Well, gentleman, all in all, an experience we’ll remember in our old age… (twinge) …which won’t be for some while, I hope.
— Star Trek (S2E11, “The Deadly Years”)
Don’t know if I’ve said it in this blog before — it’s been going for over seven years now, after all — but however old I grow chronoligically, and however old I seem physically, my mental age tends to vary between seven and 7,000 years — depending upon the situation, whether I’m in a good mood, the month having an “r” in it… and, of course, who (or what) I’m dealing with.
Looking back at when I started writing this in 2012, and as I noted in 2014, I feel like I was reborn after having metaphorically died in December 2011 (or possibly January 2012), thanks in no small part to climbing. 2013 was the year of my second childhood: the American holiday and my discovery of socialising (not to mention actually dating a great deal, perhaps more than anyone else my age), and also the beginning of my proper education in IT terms (after a false start in 2010).
2014 would represent my troublesome teenage years, ending with horrible depression and anxiety as I tried to work and not end up destitute (or worse, doing admin in an office again!), but in 2015 (despite my early symptoms of brain issues) I gradually recovered, and in a way reached adulthood by getting my current job, which, despite a difficult start, made me happy and comfortable in 2016 — in a way, my carefree twenties, and the resumption of my “playboy lifestyle” (playing video games and watching sci-fi instead of attending dinner parties and worrying about bills).
Perhaps due to the symptoms starting to become near-constant in late 2016, the following year feels somehow “lost” to me, and being treated badly by my old housemate or told off at work didn’t help, though perhaps building a new PC (and even making improvements to that) made things tolerable. However, it’s because I took over gathering our household bills in lieu of the housemate that moved out (and before him, the leaderene who lived here when I first moved in) that I feel like I finally reached adulthood, taking responsibility for my quasi-family.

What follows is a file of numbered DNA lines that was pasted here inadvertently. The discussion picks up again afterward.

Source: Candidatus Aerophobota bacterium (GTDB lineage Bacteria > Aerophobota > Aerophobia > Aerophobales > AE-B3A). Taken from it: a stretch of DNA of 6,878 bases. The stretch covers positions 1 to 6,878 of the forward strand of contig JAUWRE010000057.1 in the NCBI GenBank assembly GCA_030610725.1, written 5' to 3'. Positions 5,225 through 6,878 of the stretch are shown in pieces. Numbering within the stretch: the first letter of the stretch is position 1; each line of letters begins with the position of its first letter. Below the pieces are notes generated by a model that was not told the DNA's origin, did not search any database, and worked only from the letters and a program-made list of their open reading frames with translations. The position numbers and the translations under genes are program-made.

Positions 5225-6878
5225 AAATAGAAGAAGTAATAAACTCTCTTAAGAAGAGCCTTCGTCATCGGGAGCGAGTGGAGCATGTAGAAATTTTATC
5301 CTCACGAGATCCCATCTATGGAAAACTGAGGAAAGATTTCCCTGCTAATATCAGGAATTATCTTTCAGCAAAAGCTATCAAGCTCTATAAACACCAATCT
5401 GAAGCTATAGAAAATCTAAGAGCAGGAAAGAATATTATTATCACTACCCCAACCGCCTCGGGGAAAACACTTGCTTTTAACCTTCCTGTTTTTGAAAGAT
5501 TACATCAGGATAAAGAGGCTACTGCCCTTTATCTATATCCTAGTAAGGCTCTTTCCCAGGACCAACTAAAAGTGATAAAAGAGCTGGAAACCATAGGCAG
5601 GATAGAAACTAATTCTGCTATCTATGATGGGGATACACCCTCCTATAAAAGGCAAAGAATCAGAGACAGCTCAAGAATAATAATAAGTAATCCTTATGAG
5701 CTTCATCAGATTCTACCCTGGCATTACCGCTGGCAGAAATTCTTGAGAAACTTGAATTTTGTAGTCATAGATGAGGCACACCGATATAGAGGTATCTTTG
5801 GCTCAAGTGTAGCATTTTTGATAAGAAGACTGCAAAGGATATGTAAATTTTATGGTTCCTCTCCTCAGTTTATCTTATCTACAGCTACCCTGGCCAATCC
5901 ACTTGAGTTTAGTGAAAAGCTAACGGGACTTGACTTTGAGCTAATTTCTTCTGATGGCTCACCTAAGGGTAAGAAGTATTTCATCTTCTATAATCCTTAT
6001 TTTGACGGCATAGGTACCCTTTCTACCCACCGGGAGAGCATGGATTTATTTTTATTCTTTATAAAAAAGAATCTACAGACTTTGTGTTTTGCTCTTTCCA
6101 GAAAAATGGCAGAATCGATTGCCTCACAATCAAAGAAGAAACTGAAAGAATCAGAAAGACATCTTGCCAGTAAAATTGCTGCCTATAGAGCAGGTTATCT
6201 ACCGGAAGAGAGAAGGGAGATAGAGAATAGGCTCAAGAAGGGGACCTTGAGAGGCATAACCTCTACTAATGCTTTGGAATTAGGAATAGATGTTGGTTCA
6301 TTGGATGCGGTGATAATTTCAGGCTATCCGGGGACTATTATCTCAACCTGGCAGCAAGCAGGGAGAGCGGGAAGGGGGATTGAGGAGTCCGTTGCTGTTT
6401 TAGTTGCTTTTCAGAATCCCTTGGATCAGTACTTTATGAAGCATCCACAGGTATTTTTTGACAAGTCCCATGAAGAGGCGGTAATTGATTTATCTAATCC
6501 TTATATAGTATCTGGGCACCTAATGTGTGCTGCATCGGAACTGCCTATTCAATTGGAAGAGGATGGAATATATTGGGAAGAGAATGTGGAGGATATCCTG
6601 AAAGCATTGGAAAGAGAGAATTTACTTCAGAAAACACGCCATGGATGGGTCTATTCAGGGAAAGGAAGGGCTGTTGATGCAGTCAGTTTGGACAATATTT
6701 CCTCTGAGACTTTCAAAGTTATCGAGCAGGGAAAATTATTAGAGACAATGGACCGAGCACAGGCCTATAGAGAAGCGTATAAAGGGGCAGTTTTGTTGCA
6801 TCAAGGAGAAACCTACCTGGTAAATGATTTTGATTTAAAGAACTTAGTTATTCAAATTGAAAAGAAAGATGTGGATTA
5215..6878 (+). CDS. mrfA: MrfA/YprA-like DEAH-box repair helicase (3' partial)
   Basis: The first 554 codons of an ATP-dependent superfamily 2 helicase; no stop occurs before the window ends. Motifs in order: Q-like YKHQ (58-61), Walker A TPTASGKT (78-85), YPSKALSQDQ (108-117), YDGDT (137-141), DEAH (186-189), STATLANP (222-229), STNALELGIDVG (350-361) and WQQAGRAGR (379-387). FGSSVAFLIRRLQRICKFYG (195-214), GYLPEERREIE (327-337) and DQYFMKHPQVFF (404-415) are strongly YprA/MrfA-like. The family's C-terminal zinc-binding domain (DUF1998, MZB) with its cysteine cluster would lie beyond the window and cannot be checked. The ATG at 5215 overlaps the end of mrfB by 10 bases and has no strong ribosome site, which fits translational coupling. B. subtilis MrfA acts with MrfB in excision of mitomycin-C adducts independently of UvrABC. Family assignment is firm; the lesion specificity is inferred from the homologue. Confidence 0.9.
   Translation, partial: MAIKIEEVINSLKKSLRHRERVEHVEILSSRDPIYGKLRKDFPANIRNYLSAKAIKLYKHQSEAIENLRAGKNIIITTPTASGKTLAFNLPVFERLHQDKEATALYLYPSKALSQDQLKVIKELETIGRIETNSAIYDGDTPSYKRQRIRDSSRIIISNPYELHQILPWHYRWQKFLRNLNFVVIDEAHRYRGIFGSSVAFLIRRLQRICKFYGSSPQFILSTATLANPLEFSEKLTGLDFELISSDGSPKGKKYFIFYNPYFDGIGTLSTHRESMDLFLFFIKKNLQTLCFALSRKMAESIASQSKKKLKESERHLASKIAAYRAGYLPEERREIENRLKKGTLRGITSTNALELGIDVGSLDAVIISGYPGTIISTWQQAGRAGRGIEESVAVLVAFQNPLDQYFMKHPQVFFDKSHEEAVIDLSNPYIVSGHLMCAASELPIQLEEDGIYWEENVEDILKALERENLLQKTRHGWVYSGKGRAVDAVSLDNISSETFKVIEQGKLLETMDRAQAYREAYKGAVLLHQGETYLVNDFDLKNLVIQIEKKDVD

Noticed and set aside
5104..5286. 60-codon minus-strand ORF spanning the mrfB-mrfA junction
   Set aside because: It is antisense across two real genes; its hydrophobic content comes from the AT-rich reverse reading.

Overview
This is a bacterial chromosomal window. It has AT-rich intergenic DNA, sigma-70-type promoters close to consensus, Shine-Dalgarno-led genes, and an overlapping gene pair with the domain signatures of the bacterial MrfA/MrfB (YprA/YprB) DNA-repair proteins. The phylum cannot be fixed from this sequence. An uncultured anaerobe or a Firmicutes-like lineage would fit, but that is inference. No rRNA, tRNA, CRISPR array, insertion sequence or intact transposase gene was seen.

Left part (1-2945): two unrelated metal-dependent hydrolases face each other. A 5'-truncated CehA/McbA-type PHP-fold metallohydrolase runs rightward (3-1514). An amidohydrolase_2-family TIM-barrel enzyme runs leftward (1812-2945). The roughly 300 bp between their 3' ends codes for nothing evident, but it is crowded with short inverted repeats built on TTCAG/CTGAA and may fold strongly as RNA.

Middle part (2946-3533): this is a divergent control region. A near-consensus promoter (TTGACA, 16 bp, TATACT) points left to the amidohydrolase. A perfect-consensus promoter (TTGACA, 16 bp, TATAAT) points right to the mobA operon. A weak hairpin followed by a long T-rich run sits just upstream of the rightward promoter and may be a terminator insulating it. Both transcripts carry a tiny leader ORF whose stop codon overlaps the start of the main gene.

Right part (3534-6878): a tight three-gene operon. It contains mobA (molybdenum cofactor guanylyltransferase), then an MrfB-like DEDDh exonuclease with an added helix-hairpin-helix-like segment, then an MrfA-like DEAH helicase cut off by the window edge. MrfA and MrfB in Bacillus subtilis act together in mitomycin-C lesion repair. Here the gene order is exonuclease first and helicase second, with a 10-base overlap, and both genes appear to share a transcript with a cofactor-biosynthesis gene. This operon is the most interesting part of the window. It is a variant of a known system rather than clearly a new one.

Yes, in a way I’m almost fatherly… though it’d mean the lady who’s lived here almost as long as me (taking the place of a creepy little man who lived in the back room when I first moved in) would count as the mother, even though she and I aren’t involved! Leaving aside our two newest housemates, the thing to note is that “best mate”, since he moved in back in 2015, has been like a son to me — ignoring the too-small age difference!
Then again, “female best friend” at times felt less like a little sister and more like a daughter! But since she’s now married with children, I feel she’s more like a big sister, living a far more mature life and taking care of actual human offspring instead of just handling the tedious calculations, accumulations and payments of rent, council tax and other household bills for the sake of a group of adults who are equally capable. However, since I can’t stand babies, perhaps I’m better off in this situation?
(I know I haven’t made my mother a grandmother, but considering how young our new doggy is, she’s still got a little darling to look after and spoil!)
Despite the cause, it was good to have a lot of 2018 off — more like a career break than retirement — as I recovered thanks to my folks, returned to London thanks to “best mate”, and resumed my job on a part-time basis once they let me. I didn’t feel like this was a return to childhood, but more like reintegration into the community after… well, not a prison sentence, but after a serious operation, obviously — and I was mature enough to be thankful to have a life to return to… sorry, to be thankful to have a life to which to return, too many “to”s!